I’ve always remembered feeling paranoid, even as a child. As if something was always at my back, waiting for me to stop paying attention. As if a deep darkness followed me, closer than my shadow. Tonight was no exception. I went to take my dog out around the neighborhood. It’s about eleven, and the route is around a block directly in front of my house. As per usual, I put the leash on her collar and made my way, being wary about her distance from the road. It was late, and I’d grown accustomed to keeping her on the sidewalk when possible. By the time we reached the other side of the block, she felt it was time to do her business, so I just stared around. My paranoia was working on me again, making sure I knew what everything around me looks like so I could feel safe. There was only one street lamp nearby (the only other sources were lightly lit windows), which conveniently turned itself on or off once or twice a night. No explanation, no pattern, it just acted like a motion sensor that was on the fritz. Now, whenever I pass by there, I become a bit flighty and drudgingly breeze past it all.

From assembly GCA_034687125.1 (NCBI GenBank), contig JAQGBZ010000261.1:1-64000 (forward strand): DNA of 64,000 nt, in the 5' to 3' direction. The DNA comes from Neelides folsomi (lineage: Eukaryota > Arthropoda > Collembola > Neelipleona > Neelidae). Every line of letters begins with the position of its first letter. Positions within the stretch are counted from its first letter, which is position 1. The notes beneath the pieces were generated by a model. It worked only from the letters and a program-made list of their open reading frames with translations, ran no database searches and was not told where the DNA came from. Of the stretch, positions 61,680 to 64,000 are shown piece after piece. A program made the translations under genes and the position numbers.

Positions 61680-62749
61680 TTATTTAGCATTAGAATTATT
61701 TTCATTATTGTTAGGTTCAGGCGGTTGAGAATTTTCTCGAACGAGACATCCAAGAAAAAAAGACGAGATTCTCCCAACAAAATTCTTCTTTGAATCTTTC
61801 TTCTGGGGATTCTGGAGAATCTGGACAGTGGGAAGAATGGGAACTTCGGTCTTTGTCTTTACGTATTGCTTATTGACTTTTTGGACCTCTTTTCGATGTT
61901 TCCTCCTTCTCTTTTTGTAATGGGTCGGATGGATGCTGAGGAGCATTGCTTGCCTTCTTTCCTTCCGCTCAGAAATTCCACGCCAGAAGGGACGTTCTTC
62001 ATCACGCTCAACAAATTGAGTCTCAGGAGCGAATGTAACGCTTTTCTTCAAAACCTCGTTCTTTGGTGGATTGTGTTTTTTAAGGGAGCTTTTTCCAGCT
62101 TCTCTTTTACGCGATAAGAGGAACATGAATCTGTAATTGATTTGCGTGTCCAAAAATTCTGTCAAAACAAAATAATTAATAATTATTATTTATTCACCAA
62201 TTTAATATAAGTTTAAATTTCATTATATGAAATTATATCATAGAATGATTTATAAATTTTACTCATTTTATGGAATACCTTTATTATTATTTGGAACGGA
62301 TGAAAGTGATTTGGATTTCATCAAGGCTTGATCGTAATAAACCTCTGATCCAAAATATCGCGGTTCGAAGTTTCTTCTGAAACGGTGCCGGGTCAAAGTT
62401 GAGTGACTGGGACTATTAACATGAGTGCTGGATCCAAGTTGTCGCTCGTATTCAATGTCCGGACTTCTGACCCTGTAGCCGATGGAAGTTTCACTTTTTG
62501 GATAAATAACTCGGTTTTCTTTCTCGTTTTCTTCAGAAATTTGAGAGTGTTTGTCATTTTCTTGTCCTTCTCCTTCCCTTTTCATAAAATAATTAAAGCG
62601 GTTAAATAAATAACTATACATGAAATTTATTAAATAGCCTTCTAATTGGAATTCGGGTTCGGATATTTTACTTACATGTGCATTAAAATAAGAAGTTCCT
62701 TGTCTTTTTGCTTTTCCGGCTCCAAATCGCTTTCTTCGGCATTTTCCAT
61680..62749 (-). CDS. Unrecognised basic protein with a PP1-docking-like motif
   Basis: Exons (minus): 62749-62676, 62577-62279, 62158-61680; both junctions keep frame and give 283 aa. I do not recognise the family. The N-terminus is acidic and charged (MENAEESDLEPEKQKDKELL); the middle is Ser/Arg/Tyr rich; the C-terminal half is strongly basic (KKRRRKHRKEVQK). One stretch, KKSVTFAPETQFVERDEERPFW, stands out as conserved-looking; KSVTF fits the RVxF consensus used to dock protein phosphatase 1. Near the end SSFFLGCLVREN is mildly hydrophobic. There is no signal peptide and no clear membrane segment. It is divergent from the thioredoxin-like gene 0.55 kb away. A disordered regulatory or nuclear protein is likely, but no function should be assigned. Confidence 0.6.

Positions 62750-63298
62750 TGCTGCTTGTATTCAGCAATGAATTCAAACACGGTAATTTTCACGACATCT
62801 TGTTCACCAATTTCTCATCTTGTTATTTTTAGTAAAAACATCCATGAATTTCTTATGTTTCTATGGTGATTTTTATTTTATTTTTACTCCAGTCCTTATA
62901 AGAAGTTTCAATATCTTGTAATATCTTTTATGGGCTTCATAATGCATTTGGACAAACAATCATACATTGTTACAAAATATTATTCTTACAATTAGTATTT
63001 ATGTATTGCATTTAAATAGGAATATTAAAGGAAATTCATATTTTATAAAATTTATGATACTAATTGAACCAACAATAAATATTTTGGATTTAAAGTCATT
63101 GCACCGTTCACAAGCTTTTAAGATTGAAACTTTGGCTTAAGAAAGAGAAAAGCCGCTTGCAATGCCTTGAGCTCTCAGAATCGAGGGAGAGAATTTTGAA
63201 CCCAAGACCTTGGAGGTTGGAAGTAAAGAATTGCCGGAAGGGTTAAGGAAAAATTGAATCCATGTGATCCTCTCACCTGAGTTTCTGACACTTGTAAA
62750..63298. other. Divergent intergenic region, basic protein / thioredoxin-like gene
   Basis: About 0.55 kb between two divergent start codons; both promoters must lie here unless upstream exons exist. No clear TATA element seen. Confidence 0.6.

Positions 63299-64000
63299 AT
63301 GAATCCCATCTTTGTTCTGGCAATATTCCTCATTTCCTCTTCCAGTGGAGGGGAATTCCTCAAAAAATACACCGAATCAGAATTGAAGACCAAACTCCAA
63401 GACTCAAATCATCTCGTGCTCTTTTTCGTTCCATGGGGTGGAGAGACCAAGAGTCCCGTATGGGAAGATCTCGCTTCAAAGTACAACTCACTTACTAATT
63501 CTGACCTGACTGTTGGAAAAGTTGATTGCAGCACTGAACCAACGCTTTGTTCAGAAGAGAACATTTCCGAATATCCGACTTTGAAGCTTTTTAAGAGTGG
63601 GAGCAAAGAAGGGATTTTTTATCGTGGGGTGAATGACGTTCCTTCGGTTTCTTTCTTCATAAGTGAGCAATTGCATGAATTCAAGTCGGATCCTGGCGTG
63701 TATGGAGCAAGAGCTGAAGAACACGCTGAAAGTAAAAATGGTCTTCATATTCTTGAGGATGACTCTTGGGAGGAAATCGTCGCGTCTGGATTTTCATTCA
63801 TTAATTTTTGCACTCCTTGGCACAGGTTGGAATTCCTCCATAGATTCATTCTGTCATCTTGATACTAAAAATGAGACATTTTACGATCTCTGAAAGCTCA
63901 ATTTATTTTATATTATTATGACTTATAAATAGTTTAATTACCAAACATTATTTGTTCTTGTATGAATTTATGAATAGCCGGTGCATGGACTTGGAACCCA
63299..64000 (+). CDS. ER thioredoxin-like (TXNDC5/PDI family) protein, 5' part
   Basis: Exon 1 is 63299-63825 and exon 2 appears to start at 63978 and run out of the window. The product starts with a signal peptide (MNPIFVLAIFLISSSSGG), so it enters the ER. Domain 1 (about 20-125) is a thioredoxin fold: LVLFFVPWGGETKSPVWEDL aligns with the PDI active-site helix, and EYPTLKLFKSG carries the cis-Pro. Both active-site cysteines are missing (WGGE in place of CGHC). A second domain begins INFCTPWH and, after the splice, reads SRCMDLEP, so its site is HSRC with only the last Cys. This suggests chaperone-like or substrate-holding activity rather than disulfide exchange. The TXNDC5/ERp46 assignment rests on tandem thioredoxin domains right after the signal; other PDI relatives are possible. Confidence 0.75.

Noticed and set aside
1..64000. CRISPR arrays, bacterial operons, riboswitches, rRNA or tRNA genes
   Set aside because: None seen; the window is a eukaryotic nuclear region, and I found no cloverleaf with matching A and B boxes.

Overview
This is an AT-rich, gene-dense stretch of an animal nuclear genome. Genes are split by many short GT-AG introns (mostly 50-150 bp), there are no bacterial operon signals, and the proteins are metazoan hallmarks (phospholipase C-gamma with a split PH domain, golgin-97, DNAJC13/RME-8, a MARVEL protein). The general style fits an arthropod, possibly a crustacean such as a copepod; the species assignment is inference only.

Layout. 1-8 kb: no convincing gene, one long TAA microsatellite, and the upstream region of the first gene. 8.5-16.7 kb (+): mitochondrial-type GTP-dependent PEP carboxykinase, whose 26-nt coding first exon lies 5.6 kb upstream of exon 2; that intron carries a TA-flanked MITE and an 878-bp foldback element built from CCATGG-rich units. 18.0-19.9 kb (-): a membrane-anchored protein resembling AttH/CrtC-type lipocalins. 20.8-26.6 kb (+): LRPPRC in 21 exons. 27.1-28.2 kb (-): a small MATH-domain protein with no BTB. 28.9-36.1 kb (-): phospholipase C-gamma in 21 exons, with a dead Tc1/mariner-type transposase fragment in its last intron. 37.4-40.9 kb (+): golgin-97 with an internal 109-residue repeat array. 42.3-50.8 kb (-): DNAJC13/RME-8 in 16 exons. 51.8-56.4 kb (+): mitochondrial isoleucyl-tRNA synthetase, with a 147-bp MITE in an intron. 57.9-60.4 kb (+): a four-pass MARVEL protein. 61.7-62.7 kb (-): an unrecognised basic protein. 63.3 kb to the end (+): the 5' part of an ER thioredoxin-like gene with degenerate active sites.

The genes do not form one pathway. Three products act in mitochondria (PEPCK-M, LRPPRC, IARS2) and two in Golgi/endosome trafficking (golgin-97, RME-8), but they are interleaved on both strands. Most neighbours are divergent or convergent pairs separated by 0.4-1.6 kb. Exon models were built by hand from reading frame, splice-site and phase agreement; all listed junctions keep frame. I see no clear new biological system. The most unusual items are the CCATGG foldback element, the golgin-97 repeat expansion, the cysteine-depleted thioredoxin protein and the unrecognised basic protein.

Anyways, my dog is going about her business. At this time, she is practically immovable. Even if I were to pull hard enough, her position would stay the same. Without warning, she flits away from where she’s been affixed, running away from our path and past a tree. My heart stilled itself as I checked my surroundings over and over, wondering what scared her. I walk closer to the tree to unravel the leash. Just as I pass the leash to my other hand, an eeriely audible sound made itself present.
Chills run up my spine. I tugged on that leash with an unnatural lack of compassion for my dog. My shoulders haunched close, as if I needed to protect my frantic heart from being taken. My dog took off running, so I turned around to cover more area with vision. The street lamp shut off. I lost it.
I can’t bear this feeling of dread much longer. I’m not going to sleep. I’ve always fallen asleep with my back to the wall. Somehow, I’ve managed to wake up every morning on the other side of my bed, back bare and cold. I’m not going to let it happen again. I’m chuckling as I write this and shake nervously. Chills are jolting up my spine with what I can only describe as an attempt on my life. This fear has me paralyzed. I can only sit at my desk and write. My dog is sitting patiently on my lap, softly growly at me.
Know this. I did not drop my keys trying to get into the house. I did not release my dog from her leash. Nothing has happened to me. I’m not insane.
As I write this, I know that the paranoia is killing me, but I swear — that will be the only thing to worry about tonight, unless I turn around.